Most of Melita’s family perished in the Holocaust. She began to exhibit her work in 1991, when her family was once again destroyed by war, this time in ex-Yugoslavia. To survive reality, she created another world for herself where the story of her family could continue. Her paintings represent chapters of the story of her life. The painting that describes it best is ‘The Dybbuk” inspired by the play “Between the Two Worlds” by S. Ansky, which tells a story of fated love. Dybbuk, a wandering soul of a dead person who could enter and possess the body of a living person, was a popular figure in Jewish folklore in Central and Eastern Europe.
Melita Kraus was born in a non-observant Jewish family in Croatia in 1954. Most of her family perished in the Holocaust. While she was growing up, her family didn’t practice any Jewish rituals, nor was there any talk about them. Today, she uses her art as a way of honoring her family and all the victims of the Holocaust.
This collection, compiled, translated, and edited by poet and scholar Ian Probstein, provides Anglophone audiences with a powerful selection of Mandelstam’s most beloved and haunting poems.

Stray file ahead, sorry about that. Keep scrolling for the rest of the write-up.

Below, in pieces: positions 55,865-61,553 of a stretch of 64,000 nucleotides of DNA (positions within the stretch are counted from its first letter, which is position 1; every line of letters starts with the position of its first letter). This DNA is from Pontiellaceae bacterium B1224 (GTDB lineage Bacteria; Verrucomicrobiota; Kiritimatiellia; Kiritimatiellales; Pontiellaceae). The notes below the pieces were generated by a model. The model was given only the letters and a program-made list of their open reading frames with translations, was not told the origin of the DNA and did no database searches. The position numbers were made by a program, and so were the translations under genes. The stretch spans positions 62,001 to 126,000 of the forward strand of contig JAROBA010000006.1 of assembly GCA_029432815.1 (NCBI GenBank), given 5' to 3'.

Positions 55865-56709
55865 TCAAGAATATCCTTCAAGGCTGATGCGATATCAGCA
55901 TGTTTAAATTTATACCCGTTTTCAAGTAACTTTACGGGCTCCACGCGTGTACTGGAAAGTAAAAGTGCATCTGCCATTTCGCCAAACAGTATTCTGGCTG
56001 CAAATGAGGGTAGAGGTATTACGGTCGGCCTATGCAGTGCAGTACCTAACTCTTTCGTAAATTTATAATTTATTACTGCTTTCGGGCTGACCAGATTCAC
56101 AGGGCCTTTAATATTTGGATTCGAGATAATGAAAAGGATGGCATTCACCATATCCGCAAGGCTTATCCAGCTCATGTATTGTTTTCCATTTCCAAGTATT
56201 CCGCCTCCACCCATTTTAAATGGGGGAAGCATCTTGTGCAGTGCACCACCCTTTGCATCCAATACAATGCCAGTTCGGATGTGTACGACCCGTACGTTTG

Four teenagers grow inseparable in the last days of the Soviet Union—but not all of them will live to see the new world arrive in this powerful debut novel, loosely based on Anton Chekhov’s The Cherry Orchard.
Every character in these twenty-two interlinked stories is an immigrant from a place real or imaginary. (Magic realism/immigrant fiction.)
A book of poems in Russian by Victor Enyutin (San Francisco, 1983). Victor Enyutin is a Russian writer, poet, and sociologist who emigrated to the US from the Soviet Union in 1975.
This collection of personal essays by a bi-national Russian/U.S. author offers glimpses into many things Soviet and post-Soviet: the sacred, the profane, the mundane, the little-discussed and the often-overlooked. What was a Soviet school dance like? Did communists go to church? Did communists listen to Donna Summer? If you want to find out, read on!